It was an eminent centre of learning long before Oxford, Cambridge and Europe's oldest university Bologna were founded.
Nalanda University in northern India drew scholars from all over Asia, surviving for hundreds of years before being destroyed by invaders in 1193.
The idea of Nalanda as an international centre of learning is being revived by a group of statesmen and scholars led by the Nobel prize winning economist, Amartya Sen,
The group wants to establish a new world-class residential university with top students and researchers from around the world, on a site close to ruins of the ancient Buddhist institution in the Indian state of Bihar.
The new Nalanda International University will focus on the humanities, economics and management, Asian integration, sustainable development and oriental languages.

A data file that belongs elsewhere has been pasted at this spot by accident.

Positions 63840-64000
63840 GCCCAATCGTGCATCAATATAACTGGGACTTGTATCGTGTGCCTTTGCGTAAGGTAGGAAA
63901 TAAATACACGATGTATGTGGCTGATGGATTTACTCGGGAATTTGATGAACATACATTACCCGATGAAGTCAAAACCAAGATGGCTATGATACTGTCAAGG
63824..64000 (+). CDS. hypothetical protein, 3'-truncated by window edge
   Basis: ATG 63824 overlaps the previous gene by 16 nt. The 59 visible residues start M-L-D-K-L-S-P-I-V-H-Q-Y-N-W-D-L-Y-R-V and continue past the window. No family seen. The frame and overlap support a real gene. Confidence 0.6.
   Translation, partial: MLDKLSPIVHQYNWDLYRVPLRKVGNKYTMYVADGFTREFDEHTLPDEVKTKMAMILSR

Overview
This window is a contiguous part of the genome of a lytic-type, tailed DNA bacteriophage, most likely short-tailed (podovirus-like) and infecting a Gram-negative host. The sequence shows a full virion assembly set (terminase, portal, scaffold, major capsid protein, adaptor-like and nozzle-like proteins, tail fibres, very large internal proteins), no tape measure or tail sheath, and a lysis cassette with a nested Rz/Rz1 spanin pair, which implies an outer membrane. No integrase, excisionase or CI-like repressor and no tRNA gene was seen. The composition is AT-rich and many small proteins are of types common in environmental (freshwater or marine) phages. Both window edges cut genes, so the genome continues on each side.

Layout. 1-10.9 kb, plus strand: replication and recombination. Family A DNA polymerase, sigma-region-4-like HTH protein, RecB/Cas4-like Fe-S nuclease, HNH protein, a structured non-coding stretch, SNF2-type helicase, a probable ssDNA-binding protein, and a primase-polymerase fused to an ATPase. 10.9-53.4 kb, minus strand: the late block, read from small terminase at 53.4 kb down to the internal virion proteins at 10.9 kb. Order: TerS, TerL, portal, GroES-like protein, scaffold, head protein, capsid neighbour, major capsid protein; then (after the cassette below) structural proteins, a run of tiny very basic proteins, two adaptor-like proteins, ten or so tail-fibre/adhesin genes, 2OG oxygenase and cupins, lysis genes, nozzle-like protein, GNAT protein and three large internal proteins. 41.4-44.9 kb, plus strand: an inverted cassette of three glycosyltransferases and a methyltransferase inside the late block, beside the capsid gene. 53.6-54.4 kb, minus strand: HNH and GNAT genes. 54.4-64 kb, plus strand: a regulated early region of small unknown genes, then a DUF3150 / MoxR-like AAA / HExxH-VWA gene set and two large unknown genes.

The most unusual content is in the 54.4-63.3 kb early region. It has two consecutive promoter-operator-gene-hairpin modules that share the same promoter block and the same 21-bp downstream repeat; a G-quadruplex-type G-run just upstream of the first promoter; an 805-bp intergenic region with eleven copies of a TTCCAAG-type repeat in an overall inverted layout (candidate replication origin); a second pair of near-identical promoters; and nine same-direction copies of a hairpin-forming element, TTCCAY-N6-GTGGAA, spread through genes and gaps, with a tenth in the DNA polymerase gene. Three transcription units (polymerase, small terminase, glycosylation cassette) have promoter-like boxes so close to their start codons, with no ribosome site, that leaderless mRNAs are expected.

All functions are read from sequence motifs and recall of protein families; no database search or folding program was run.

I like the idea, but I have some concerns.
I've been to the town of Nalanda and Rajgir. There isn't much around there. The countryside is lush and beautiful, but the towns are generally filthy looking and not really welcoming to cosmopolitan scholars, I reckon.
Even Bodhgaya, which has how many thousands of foreign tourists a month, has few hygienic restaurants and cafes. The streets around Mahabodhi Temple are covered in faeces and plastic rubbish. There are pigs, dogs and cows running around pooping freely.
So I imagine the area around the town of Nalanda is worse off. There are pastry vendors all selling the same local special treat (apparently Sariputra liked it), but they're exposed to the open air and flies. Try to find some chai around there that won't give you digestive problems. The university could try to build a few cafes and clean restaurants, but locals generally don't understand the concept of hygiene and maintenance.
I imagine if this university was going to be strictly Buddhist it'd be fine as it'd attract a lot of hardy Buddhist practitioners who are game for a few years of roughing it out in rural India, but trying to become even a national leader in something like management and commerce will be problematic in an environment where local merchants don't even have small change when you buy a bottle of water.